A new streetcar line in Minneapolis looks well on its way toward approval, and construction has begun on a new central station where five rail lines (some completed, some underway, some planned) will converge. And controversy over the preferred route for the Southwest Light Rail continues to bubble and boil over. Discussion and debate have naturally flowed forth. At the core of the debate is the recurring urban theme of the 21st century: How do you make the city competitive on both a national and a global scale? And how do you attract and keep new residents? A recent argument was made that transit and a more urban environment were what young people sought as amenities and incentives to live somewhere, and thus they could help make the city competitive. While true, we must argue that the diversity and robustness of markets play an equal if not greater role in helping the city maintain its competitive edge and attracting a broad cross-section of people who are in it for the long haul. And that market diversity can only come with increased population density.
Dense, diverse concentrations of people in urban areas translate into diverse constituencies of buying power. Manhattan is a logical example of this phenomenon. Despite high commercial rents and an increasing presence of chain retail, the island is still populated with large numbers of smaller independent businesses, oftentimes highly specialized, highly niche-oriented businesses. The only way that this is possible is that the island’s density and diversity allow for critical masses of specific, niche-oriented consumer groups. So, for example, there are enough people both within access to and who have a fondness for a Hungarian bakery on the Upper West Side that the bakery can manage to compete with the numerous other bakeries – including chain bakeries – in the city. Likewise there are enough people within access to and who have a fondness for Japanese baked goods to keep a small Japanese bakery in the East Village going strong. Bolstering these businesses even further are influxes of capital from both foreign investors, foreign consumers, and in some cases those who divide their time between New York and another city abroad. These extra boosts of capital can only emerge within cities that attract a broad cross-section of people at high densities.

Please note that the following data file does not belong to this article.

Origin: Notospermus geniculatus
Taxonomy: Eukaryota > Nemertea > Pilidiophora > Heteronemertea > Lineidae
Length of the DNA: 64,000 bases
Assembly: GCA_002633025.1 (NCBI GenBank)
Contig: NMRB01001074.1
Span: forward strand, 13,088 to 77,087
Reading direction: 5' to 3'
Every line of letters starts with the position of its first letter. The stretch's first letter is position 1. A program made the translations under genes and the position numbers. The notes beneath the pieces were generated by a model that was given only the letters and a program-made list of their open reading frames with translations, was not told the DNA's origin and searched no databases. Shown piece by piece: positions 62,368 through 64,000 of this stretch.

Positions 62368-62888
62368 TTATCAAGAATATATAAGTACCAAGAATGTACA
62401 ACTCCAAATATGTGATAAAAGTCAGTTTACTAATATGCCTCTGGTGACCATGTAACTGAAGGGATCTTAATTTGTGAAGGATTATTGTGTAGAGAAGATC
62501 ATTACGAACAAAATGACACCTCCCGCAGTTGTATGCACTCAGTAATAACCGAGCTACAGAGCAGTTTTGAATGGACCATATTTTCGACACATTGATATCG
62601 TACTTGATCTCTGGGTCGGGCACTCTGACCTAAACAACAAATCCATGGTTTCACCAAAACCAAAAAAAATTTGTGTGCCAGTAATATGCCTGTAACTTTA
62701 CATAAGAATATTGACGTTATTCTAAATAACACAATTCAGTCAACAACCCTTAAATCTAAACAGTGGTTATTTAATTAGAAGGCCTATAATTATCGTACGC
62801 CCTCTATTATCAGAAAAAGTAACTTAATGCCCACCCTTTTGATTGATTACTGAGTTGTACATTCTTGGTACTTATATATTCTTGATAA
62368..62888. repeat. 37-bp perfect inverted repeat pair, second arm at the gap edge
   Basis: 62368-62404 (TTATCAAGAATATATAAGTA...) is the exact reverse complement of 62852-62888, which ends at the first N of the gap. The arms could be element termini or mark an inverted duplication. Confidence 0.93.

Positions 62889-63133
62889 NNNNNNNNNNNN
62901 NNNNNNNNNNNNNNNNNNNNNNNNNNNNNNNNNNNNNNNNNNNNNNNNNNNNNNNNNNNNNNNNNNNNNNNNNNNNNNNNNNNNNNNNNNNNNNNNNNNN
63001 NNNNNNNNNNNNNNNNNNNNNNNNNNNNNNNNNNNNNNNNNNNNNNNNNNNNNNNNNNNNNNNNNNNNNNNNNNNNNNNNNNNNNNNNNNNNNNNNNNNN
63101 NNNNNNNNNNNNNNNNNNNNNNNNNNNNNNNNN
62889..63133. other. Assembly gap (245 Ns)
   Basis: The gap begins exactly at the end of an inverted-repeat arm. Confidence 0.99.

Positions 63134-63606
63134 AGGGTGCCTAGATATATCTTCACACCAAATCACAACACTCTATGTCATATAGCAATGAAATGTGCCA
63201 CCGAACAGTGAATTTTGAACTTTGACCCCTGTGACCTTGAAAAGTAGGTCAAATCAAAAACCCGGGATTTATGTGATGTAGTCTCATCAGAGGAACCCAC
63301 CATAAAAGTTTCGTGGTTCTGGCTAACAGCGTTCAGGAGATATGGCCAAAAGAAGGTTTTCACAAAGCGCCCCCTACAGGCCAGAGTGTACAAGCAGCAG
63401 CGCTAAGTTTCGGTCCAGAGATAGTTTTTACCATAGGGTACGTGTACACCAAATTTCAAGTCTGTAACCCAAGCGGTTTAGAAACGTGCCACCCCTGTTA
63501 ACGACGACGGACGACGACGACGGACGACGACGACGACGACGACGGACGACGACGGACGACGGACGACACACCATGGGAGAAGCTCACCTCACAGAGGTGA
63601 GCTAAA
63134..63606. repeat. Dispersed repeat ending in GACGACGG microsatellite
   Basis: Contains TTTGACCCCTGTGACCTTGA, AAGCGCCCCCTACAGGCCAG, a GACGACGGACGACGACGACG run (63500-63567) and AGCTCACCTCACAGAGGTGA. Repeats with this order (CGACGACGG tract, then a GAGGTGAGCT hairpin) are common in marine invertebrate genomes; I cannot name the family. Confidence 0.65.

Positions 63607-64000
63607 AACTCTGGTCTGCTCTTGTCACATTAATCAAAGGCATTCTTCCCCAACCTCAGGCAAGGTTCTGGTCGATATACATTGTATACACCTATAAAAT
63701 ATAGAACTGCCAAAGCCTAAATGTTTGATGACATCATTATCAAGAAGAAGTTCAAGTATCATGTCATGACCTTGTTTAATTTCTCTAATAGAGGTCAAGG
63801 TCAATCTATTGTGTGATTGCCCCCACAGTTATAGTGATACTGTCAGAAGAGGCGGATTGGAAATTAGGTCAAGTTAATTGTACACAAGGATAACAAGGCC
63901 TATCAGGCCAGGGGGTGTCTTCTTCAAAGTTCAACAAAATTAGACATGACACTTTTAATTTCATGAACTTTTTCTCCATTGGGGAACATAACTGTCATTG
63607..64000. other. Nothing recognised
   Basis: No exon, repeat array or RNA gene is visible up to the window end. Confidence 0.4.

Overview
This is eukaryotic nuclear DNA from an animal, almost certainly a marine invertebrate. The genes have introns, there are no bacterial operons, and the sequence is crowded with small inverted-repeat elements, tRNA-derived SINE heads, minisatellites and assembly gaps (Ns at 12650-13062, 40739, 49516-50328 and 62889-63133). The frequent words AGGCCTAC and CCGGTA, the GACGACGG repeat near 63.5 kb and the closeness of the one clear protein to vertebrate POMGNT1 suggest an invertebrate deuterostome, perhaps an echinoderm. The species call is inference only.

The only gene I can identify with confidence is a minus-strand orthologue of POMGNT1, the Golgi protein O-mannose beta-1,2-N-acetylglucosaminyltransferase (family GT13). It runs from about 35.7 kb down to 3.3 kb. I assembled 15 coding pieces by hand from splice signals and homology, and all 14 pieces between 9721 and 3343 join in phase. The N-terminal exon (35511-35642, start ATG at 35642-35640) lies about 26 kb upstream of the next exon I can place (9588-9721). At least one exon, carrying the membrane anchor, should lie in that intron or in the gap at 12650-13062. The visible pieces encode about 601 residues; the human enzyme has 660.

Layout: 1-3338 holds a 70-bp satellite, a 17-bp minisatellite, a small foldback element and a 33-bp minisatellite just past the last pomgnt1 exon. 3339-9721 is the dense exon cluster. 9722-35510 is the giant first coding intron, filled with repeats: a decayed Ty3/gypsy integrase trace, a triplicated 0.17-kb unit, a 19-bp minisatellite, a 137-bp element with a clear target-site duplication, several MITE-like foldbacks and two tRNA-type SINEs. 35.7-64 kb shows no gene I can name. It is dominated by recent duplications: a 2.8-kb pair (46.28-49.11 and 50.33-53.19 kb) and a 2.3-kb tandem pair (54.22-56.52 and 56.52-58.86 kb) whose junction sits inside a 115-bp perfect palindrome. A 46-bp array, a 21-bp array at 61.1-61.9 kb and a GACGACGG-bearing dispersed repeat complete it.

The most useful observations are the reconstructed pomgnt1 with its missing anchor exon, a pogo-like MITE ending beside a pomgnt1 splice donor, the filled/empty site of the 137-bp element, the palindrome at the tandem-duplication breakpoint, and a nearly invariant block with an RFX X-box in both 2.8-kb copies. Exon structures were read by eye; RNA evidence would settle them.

In the case of Minneapolis, the city is, save its downtown core, by and large a low-density city. It has also been heretofore a relatively inexpensive city as compared with other cities it is often compared to – Seattle, and Portland, to name a couple. While the relatively inexpensive nature of the city can allow businesses to set up shop with low overhead, it cannot solve the problem of small, relatively un-diverse markets. As such, low overhead means little to a niche-oriented business if the necessary revenue from niche consumer markets is not there. And this is the conundrum that Minneapolis currently faces. Yes, we can hope that people will move to MInneapolis for its high quality of life, for its expanding rail system, for its unbelievable amounts of greenspace, but they will not all be able stay in Minneapolis if the population density and the corresponding diverse markets to support them are not there.
We could be content to argue that niche-market businesses are not needed in Minneapolis and thus who cares? We’ve got our nice concentration of white-collar employers, and this is enough. This attitude would be a mistake. The city is fast falling behind when it comes to supporting and fostering innovation, in large part because of small, limited markets. Innovators and entrepreneurs seek out cities with actual markets for their innovations, and markets that are robust enough to allow their businesses to flourish for the long haul, not simply those that provide a dose of cash here and there for a flash-in-the-pan one-off product. We can speak directly from our own experience in this case, having had to expand our reach to Los Angeles to capture a larger market for our work, a market that would otherwise be too small if we only worked in Minneapolis, despite the city being a lovely place to live, ride your bike, and so on.
In a day and age when American cities are no longer all the same and when cities are actually competing with each other for residents, capital, and jobs, Minneapolis needs to get serious about density and markets and understand that its hope that young people will move here and stay for the long haul will only be a pipe dream if the markets aren’t there to sustain their employment and entrepreneurial endeavors on a long-term, enduring level.